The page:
If you want to run all scripts or executable binaries in a particular directory, you can use a command line utility called run-parts. This tool can automatically discover multiple scripts or programs in a directory, and run them all.
You can use run-parts command in the following format.
Scripts found in a directory will be run one by one in a lexically sorted order. run-parts will execute all the scripts whose names consist of alphanumeric letters, underscores and hyphens.
For example, to run all scripts in the current directory:
Optionally, you can run only those scripts whose names are matched with a regular expression. For that, use "--regex" option.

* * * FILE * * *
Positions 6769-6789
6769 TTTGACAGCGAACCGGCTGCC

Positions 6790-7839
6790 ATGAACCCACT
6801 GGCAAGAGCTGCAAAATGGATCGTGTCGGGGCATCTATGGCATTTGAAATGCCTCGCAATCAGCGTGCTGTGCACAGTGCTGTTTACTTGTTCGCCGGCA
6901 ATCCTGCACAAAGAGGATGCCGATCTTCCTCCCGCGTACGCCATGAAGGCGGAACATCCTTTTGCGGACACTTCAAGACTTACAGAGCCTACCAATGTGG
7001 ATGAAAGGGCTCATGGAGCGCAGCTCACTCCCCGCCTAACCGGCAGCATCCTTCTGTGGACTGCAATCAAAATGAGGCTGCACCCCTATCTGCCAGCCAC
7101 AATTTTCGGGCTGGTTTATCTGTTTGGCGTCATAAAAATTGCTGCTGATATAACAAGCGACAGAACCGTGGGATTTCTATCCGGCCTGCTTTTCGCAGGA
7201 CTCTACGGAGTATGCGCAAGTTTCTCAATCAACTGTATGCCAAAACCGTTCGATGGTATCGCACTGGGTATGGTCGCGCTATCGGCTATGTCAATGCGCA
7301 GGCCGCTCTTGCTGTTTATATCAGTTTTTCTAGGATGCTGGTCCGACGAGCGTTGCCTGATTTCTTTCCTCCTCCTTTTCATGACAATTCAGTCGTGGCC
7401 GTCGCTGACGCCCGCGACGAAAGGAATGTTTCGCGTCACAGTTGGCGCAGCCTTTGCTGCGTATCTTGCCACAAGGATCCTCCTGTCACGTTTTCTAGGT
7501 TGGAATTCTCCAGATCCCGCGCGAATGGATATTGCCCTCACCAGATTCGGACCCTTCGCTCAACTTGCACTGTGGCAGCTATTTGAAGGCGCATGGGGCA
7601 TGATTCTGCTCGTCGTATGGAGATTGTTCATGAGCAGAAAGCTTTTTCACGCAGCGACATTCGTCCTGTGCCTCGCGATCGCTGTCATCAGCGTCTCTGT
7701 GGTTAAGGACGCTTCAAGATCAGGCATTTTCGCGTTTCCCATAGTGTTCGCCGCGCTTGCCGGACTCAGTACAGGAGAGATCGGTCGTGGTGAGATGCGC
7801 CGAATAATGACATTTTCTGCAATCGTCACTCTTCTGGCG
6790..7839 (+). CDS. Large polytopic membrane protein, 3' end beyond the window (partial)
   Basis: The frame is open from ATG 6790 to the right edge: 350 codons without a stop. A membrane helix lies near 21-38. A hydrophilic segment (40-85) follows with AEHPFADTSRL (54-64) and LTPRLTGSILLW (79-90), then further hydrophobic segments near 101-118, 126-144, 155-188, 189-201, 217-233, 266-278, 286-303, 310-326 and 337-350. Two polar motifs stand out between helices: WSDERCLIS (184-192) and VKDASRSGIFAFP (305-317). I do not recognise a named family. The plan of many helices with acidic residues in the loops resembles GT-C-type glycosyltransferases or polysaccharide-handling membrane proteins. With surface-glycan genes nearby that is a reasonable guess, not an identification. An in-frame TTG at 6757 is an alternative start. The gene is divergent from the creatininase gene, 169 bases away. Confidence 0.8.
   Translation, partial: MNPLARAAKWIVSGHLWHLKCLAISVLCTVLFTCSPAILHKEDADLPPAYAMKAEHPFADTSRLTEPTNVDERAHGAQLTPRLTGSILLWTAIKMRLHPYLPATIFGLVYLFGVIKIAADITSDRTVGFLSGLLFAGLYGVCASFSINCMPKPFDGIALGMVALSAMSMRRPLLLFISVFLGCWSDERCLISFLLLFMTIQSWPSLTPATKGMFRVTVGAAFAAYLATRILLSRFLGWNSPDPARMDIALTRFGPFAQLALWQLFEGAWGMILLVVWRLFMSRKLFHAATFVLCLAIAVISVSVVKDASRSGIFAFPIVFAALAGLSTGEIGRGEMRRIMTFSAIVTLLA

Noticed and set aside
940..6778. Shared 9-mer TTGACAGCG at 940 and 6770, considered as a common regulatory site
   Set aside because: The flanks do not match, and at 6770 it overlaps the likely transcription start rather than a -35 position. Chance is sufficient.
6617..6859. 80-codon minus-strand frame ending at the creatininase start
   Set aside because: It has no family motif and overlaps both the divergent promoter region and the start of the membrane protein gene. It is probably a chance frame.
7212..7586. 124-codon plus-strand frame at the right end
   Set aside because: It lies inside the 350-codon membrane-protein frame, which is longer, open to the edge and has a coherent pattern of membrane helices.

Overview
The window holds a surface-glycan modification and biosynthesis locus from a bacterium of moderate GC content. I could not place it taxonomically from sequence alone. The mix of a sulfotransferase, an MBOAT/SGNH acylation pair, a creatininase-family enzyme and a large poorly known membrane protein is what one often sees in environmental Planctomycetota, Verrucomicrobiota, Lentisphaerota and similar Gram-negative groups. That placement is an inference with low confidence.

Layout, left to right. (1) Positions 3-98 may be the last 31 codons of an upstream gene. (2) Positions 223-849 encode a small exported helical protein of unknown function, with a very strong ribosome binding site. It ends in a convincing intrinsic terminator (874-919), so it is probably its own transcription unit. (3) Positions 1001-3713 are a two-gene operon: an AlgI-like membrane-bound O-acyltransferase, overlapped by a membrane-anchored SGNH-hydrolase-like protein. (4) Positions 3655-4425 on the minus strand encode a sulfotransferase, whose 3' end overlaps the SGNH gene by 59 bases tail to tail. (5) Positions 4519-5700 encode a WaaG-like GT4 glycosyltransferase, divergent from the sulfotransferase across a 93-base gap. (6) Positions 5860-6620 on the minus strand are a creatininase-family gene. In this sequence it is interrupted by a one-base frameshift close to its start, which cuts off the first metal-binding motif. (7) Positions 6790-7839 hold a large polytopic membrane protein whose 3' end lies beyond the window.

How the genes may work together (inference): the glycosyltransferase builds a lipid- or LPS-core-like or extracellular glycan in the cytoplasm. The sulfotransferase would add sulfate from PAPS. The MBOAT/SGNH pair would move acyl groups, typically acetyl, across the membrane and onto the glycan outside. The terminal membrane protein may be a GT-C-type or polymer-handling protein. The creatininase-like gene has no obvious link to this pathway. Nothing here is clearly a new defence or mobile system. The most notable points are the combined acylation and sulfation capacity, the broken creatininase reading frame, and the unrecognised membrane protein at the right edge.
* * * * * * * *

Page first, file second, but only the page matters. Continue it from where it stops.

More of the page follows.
For example, to run all scripts in /etc whose names start with 'a' and end with '.sh':
With "--test" option, you can print the names of the scripts which would be executed, without actually running them. This is useful for testing purpose.
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